Fleeing Region

For the past days, people have been fleeing the region toward Tokyo. In the capital, supermarkets reported panic buying of household goods and fears of nuclear contamination have prompted some people to leave the city. Four-hundred kilometers southwest of Tokyo in Osaka, some hotels said they were fully booked.

SAP AG, the world’s biggest business software company, said it has reserved 520 rooms in Osaka and Kobe that employees and their families can use. Austria’s ambassador in Japan is leaving Tokyo because of the reactors’ “unpredictability” and will work from Osaka, the state-run Austrian Press Agency reported. The German government said yesterday it is moving part of its embassy operations to Osaka.

The French and German embassies have recommended that all their citizens leave Japan.

Hong Kong-based Cathay Pacific Airways Ltd. is flying two extra flights from Tokyo today due to “rapidly increasing demand from people wishing to return home to Hong Kong and elsewhere,” Chief Operating Officer John Slosar said in an e- mailed statement.

Flights Diverted

Alitalia SpA joined Deutsche Lufthansa AG in rerouting flights away from Tokyo. Alitalia will divert its 14 weekly trips to Tokyo from Rome and Milan to the southern city of Osaka, which it already serves with four weekly flights, the company said in a statement yesterday.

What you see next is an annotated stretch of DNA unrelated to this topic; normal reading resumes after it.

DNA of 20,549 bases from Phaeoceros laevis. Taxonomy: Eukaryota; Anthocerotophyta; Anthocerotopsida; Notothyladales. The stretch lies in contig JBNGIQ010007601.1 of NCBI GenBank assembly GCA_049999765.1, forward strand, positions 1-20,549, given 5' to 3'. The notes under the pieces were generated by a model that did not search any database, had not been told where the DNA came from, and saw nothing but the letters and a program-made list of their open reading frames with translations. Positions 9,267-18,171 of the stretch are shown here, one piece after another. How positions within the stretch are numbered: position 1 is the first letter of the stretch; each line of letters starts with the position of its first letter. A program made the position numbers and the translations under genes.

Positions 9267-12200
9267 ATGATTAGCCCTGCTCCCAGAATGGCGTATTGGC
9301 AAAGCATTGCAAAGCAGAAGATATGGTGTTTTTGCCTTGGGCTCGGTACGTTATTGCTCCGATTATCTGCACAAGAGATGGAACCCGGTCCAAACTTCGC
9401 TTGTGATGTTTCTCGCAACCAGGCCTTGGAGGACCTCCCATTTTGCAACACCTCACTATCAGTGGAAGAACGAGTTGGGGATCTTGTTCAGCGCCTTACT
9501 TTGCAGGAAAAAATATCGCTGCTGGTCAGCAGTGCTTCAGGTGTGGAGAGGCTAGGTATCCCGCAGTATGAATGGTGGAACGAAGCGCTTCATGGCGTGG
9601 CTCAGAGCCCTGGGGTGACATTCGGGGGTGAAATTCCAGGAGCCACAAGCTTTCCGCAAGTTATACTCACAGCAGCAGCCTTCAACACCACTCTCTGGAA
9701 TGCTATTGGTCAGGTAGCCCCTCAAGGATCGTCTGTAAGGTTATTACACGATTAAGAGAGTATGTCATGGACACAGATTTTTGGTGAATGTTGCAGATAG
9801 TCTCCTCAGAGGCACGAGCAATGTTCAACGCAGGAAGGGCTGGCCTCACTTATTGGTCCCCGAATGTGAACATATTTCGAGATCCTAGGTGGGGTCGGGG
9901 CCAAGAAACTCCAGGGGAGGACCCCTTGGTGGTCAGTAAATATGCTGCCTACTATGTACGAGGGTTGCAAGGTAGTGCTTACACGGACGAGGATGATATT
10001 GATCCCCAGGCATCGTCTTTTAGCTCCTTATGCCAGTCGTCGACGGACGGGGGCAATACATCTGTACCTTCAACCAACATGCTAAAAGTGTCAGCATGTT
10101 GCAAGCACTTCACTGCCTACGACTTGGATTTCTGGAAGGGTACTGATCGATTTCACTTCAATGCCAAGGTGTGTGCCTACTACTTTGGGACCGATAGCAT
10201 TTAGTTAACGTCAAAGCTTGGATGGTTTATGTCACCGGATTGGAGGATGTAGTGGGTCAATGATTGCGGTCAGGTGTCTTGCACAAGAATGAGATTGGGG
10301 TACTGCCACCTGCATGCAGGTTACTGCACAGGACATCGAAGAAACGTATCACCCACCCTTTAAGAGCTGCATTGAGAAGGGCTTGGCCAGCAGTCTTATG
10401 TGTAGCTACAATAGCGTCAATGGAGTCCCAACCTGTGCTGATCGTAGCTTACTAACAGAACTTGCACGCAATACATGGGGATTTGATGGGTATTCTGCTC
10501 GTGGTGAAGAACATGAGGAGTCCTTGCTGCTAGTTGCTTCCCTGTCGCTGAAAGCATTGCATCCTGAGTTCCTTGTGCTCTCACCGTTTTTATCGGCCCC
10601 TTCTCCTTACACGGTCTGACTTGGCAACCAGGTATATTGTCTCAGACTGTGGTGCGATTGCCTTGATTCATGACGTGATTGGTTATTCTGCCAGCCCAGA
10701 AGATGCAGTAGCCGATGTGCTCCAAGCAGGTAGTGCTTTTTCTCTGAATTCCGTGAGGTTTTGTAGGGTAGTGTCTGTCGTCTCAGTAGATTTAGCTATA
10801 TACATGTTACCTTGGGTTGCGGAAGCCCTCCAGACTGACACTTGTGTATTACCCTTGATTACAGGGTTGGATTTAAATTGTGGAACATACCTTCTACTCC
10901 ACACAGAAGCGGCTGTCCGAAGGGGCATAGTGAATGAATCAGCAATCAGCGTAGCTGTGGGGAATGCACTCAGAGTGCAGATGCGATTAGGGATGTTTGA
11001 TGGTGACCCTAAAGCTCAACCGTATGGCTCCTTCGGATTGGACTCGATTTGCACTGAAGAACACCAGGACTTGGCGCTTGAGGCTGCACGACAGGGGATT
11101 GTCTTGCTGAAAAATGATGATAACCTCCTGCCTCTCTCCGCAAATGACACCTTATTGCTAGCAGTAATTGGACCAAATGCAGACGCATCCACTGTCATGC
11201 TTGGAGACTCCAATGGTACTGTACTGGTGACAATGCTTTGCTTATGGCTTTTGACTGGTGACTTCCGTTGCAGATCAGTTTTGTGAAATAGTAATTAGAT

A magnitude 6 aftershock to the east of Sendai shook buildings in Tokyo at 12:52 p.m. local time yesterday, according to the U.S. Geological Survey. There have been more than 450 aftershocks since the magnitude-9 temblor left hundreds of thousands stranded and without power, with disruptions to food and water supplies. The Japanese government has dispatched 100,000 troops to the northeastern region.

The official death toll at 4 p.m. local time yesterday was 3,771 people, with 8,181 missing, the National Police Agency said. The tsunami and fears of a meltdown at the plant forced 451,059 people from their homes.

Eleven of Japan’s 54 reactors have been operating for 35 years or more. Two of those rank among the 10 oldest operating units in the world, according to the World Nuclear Association.

To contact the reporters on this story: Jonathan Tirone in Vienna at jtirone@bloomberg.net; Stuart Biggs in Tokyo at sbiggs3@bloomberg.net; Simon Lomax in Washington at slomax@bloomberg.net

To contact the editors responsible for this story: Peter Hirschberg at phirschberg@bloomberg.net; Brian Fowler at bfowler4@bloomberg.net James Hertling at jhertling@bloomberg.net